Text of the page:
Quantifiable achievements, most this, most that, can be cheapened or even rendered null by an absence of virtues such as probity, character or courage, so a “great man” like Paterno has been reduced to nothing, while a lowly Army specialist like Bradley Manning became magnificent by doing what was right, though he did it without fanfare or considerations of personal gains. A small man, literally, Manning had the enormous courage to butt heads with the greatest empire, and it has retaliated by imprisoning him in humiliating conditions. In Abu Ghraib and elsewhere, the American military revealed its sexually sadistic impulses, and it has shown this perverted aspect again by forcing Manning to be naked for hours at a time. We’re not just cruel, we’re sick, but we don’t give a damn, because we’re number one!

Worshipping the relentless pumping actions of speed and aggression, the piston, the one-hundred-meter dash, the slam dunk multiplied by instant replays, we devalue simple decency, nuanced beauty or just subtlety of any kind. We ooh and ah, but don’t reflect, because the next spectacle is already on. It’s mostly bombast, most the time, with brief interludes of kistch. Most this, most that, but a big zero where it really matters, just like Paterno, and unlike Bradley Manning or Rafael Correa.

In his insatiable quest for self-aggrandizement and enrichment, Uncle Sam also doesn’t care about the many lives he has wrecked. He’s a Joe Paterno times a billion, at least, and he’s still basking in his own self-praise, even as the entire world looks on in disgust. To best admire himself, Uncle Sam has created an elaborate house of mirrors that reflects nothing but his own wrinkled, bulging or sagging vanity, carefully caked over with lots of makeup, but this glass house is showing serious cracks all over. Kicking in all directions, he risks being buried beneath its shards.

Linh Dinh is the author of two books of stories, five of poems, and a novel, Love Like Hate. He’s tracking our deteriorating socialscape through his frequently updated photo blog, State of the Union.


A Special Memorial Issue of CounterPunch

Featuring recollections of Alexander Cockburn from Jeffrey St. Clair, Peter Linebaugh, Paul Craig Roberts, Noam Chomsky, Mike Whitney, Doug Peacock, Perry Anderson, Becky Grant, Dennis Kucinich, Michael Neumann, Susannah Hecht, P. Sainath, Ben Tripp, Alison Weir, James Ridgeway, JoAnn Wypijewski, John Strausbaugh, Pierre Sprey, Carolyn Cooke, Conn Hallinan, James Wolcott, Laura Flanders, Ken Silverstein, Tariq Ali and many others …

Subscribe to CounterPunch Today to Reserve Your Copy


Linh Dinh is the author of two books of stories, five of poems, and a novel, Love Like Hate. He’s tracking our deteriorating socialscape through his frequently updated photo blog, State of the Union.

More articles by:

2016 Fund Drive
Smart. Fierce. Uncompromised. Support CounterPunch Now!

  • cp-store
  • donate paypal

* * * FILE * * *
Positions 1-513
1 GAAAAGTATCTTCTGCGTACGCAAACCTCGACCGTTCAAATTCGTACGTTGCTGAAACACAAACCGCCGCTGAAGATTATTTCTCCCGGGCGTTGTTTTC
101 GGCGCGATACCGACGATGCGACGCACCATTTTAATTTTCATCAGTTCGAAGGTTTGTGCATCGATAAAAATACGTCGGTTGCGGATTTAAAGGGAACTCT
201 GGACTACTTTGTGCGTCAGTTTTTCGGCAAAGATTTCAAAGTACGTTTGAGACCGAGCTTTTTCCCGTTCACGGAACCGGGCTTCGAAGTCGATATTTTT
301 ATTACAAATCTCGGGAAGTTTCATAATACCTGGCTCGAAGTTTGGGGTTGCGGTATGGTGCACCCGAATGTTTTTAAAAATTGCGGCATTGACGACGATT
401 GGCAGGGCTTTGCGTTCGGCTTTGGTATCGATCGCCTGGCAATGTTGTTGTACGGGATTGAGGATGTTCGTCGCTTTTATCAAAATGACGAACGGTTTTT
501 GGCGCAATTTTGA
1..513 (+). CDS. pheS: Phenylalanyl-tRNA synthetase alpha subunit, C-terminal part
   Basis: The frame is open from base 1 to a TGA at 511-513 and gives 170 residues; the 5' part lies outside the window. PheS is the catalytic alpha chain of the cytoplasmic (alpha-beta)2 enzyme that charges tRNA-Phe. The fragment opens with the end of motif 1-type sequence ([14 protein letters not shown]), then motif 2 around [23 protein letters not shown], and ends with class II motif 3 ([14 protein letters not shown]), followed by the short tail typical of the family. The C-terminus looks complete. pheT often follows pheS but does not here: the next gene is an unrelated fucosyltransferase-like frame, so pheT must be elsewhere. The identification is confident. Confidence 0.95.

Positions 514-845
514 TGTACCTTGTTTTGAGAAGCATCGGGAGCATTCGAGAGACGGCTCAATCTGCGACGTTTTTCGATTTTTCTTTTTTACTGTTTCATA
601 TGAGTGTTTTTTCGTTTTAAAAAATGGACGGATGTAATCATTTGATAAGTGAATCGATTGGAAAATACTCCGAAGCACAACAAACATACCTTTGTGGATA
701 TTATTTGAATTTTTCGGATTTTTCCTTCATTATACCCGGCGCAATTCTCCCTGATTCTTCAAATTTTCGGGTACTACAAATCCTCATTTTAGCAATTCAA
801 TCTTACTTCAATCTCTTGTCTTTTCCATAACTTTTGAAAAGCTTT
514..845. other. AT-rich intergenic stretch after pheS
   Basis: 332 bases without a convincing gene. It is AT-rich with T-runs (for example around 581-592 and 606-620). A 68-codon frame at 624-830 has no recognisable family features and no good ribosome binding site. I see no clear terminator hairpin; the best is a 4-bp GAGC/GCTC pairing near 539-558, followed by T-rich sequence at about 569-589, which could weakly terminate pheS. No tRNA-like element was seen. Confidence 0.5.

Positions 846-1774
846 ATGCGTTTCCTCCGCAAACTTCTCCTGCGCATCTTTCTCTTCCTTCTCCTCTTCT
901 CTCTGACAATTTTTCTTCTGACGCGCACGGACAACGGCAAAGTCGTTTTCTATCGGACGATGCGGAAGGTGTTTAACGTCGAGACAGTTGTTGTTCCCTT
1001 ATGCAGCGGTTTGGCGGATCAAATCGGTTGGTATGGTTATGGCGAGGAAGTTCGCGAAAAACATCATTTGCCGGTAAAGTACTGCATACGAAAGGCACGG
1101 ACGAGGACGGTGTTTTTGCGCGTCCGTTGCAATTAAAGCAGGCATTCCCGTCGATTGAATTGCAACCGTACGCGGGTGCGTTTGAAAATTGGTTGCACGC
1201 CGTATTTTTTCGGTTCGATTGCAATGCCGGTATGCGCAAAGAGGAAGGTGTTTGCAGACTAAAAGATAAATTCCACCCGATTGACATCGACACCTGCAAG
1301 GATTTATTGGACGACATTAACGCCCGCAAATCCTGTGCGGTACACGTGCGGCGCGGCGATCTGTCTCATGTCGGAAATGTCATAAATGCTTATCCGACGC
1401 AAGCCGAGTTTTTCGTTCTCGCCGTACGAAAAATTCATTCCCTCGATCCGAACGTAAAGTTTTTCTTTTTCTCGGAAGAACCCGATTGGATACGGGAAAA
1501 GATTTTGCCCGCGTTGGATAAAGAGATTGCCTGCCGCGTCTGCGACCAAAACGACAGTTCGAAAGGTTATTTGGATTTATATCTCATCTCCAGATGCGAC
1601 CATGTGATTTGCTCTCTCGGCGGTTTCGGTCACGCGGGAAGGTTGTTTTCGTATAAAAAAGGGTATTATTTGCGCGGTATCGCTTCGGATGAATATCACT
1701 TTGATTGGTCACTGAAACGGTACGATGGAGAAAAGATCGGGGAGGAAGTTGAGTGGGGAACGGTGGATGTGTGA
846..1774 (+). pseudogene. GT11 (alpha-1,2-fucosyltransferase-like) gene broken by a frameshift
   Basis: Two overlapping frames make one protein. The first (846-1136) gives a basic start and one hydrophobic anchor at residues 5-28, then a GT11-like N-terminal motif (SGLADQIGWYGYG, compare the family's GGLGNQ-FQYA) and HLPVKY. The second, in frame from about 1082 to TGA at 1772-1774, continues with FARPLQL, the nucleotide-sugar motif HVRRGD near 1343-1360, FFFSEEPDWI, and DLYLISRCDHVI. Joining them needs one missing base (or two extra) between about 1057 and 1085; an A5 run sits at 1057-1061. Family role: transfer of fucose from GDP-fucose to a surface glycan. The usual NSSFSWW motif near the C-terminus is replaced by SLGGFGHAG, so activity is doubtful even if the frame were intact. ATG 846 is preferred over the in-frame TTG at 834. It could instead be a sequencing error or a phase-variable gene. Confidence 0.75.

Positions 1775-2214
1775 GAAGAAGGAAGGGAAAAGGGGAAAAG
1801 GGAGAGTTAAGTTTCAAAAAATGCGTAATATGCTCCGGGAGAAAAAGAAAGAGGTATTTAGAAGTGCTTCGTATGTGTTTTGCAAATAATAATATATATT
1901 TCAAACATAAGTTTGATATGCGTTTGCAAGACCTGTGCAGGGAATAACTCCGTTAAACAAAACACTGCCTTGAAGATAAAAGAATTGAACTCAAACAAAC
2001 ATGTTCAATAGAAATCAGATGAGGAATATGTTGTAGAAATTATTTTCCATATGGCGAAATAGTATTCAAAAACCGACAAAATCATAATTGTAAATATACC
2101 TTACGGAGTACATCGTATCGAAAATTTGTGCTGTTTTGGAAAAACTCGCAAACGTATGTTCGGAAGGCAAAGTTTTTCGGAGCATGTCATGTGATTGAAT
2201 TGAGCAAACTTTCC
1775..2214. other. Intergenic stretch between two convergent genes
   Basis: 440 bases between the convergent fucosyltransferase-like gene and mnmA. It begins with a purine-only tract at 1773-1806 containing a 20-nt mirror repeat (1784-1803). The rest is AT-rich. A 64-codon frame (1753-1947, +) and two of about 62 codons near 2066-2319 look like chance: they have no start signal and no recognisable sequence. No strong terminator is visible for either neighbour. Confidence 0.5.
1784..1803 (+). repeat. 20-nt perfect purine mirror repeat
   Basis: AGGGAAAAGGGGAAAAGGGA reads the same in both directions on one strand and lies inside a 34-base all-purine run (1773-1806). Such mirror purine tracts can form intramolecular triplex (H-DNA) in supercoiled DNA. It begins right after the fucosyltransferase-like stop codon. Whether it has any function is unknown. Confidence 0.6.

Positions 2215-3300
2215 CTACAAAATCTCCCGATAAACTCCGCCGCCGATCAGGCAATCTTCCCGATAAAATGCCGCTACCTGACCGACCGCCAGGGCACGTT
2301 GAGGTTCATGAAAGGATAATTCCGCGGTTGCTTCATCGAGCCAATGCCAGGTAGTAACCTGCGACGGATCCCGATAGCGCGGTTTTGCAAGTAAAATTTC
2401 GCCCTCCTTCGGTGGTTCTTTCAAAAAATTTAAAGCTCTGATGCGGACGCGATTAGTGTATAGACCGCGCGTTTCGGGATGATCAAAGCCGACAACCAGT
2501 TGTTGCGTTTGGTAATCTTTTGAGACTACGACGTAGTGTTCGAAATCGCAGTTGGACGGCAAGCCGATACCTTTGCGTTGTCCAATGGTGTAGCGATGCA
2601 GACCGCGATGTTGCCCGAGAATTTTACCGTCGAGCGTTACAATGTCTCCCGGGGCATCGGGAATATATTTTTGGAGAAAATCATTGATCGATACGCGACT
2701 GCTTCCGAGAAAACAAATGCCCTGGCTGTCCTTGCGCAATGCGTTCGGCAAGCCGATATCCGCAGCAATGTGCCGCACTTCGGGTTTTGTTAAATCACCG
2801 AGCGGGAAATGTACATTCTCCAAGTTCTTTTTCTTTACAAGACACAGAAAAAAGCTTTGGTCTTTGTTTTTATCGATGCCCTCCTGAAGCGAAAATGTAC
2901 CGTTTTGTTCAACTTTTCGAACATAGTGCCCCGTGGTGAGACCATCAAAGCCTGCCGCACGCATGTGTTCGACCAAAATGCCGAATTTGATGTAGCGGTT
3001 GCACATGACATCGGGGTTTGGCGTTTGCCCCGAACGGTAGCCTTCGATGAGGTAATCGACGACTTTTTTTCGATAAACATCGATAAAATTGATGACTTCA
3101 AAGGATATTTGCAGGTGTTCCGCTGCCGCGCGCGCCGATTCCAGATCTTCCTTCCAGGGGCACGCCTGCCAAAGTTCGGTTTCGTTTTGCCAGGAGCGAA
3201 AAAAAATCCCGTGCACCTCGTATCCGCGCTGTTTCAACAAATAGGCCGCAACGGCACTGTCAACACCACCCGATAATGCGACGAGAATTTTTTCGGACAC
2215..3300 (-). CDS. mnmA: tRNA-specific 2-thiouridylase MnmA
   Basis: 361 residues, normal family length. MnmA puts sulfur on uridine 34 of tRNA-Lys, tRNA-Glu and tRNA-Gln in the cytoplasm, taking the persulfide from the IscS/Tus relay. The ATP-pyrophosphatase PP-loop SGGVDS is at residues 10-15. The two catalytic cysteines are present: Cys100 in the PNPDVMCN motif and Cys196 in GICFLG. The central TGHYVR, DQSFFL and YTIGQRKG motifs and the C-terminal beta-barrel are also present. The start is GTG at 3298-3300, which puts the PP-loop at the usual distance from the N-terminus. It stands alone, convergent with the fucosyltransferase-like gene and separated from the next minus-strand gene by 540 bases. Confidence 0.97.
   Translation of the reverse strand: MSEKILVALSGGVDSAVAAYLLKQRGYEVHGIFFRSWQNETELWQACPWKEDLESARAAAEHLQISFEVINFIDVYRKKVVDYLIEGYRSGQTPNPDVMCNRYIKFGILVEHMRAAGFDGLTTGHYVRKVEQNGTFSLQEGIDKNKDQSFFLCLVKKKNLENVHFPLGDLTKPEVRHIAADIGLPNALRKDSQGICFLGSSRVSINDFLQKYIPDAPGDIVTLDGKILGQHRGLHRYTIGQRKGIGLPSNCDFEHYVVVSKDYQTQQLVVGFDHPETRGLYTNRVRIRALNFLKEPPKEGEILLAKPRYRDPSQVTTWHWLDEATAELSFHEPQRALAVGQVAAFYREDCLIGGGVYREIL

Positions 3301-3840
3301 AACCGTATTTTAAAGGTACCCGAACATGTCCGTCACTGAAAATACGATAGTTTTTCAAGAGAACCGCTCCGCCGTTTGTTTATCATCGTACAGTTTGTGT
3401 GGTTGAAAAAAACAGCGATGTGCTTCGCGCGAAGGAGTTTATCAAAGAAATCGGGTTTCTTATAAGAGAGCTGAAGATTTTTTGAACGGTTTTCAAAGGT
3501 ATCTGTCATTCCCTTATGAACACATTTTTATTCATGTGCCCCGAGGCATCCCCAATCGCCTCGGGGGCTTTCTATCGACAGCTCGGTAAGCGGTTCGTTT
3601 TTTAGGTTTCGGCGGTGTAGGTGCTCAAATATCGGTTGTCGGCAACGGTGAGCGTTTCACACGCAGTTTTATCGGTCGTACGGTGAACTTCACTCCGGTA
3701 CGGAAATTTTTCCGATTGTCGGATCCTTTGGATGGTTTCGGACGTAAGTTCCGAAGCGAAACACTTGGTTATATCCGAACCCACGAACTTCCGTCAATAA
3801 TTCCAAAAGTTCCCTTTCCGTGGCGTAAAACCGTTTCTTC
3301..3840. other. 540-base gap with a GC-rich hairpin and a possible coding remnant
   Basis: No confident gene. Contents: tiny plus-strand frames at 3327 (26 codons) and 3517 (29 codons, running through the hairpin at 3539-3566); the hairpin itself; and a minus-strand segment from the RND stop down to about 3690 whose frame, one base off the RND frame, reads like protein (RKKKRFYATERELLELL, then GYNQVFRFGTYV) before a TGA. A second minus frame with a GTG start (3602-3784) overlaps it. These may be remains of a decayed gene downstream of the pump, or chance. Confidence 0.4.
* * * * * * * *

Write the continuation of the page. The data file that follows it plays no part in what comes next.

CounterPunch Magazine


Weekend Edition
October 21, 2016
Friday - Sunday
John Wight
Hillary Clinton and the Brutal Murder of Gaddafi
Diana Johnstone
Hillary Clinton’s Strategic Ambition in a Nutshell
Jeffrey St. Clair
Roaming Charges: Trump’s Naked and Hillary’s Dead
John W. Whitehead
American Psycho: Sex, Lies and Politics Add Up to a Terrifying Election Season
Stephen Cooper
Hell on Earth in Alabama: Inside Holman Prison
Patrick Cockburn
13 Years of War: Mosul’s Frightening and Uncertain Future
Rob Urie
Name the Dangerous Candidate
Pepe Escobar
The Aleppo / Mosul Riddle
David Rosen
The War on Drugs is a Racket
Sami Siegelbaum
Once More, the Value of the Humanities
Cathy Breen
“Today Is One of the Heaviest Days of My Life”
Neve Gordon
Israel’s Boycott Hypocrisy
Mark Hand
Of Pipelines and Protest Pens: When the Press Loses Its Shield
Victor Wallis
On the Stealing of U.S. Elections
Michael Hudson
The Return of the Repressed Critique of Rentiers: Veblen in the 21st century Rentier Capitalism
Brian Cloughley
Drumbeats of Anti-Russia Confrontation From Washington to London
Howard Lisnoff
Still Licking Our Wounds and Hoping for Change
Brian Gruber
Iraq: There Is No State
Peter Lee
Trump: We Wish the Problem Was Fascism
Stanley L. Cohen
Equality and Justice for All, It Seems, But Palestinians
Steve Early
In Bay Area Refinery Town: Berniecrats & Clintonites Clash Over Rent Control
Kristine Mattis
All Solutions are Inadequate: Why It Doesn’t Matter If Politicians Mention Climate Change
Peter Linebaugh
Ron Suny and the Marxist Commune: a Note
Andre Vltchek
Sudan, Africa and the Mosaic of Horrors
Keith Binkly
The Russians Have Been Hacking Us For Years, Why Is It a Crisis Now?
Jonathan Cook
Adam Curtis: Another Manager of Perceptions
Ted Dace
The Fall
Sheldon Richman
Come and See the Anarchy Inherent in the System
Susana Hurlich
Hurricane Matthew: an Overview of the Damages in Cuba
Dave Lindorff
Screwing With and Screwing the Elderly and Disabled
Chandra Muzaffar
Cuba: Rejecting Sanctions, Sending a Message
Dennis Kucinich
War or Peace?
Joseph Natoli
Seething Anger in the Post-2016 Election Season
Jack Rasmus
Behind The 3rd US Presidential Debate—What’s Coming in 2017
Ron Jacobs
A Theory of Despair?
Gilbert Mercier
Globalist Clinton: Clear and Present Danger to World Peace
James A Haught
Many Struggles Won Religious Freedom
Kollibri terre Sonnenblume
Dear Fellow Gen Xers: Let’s Step Aside for the Millennials
Uri Avnery
The Peres Funeral Ruckus
Tom Clifford
Duterte’s Gambit: the Philippines’s Pivot to China
Reyes Mata III
Scaling Camelot’s Walls: an Essay Regarding Donald Trump
Raouf Halaby
Away from the Fray: From Election Frenzy to an Interlude in Paradise
James McEnteer
Art of the Feel
David Yearsley
Trump and Hitchcock in the Age of Conspiracies
Charles R. Larson
Review: Sjón’s “Moonstone: the Boy Who Never Was”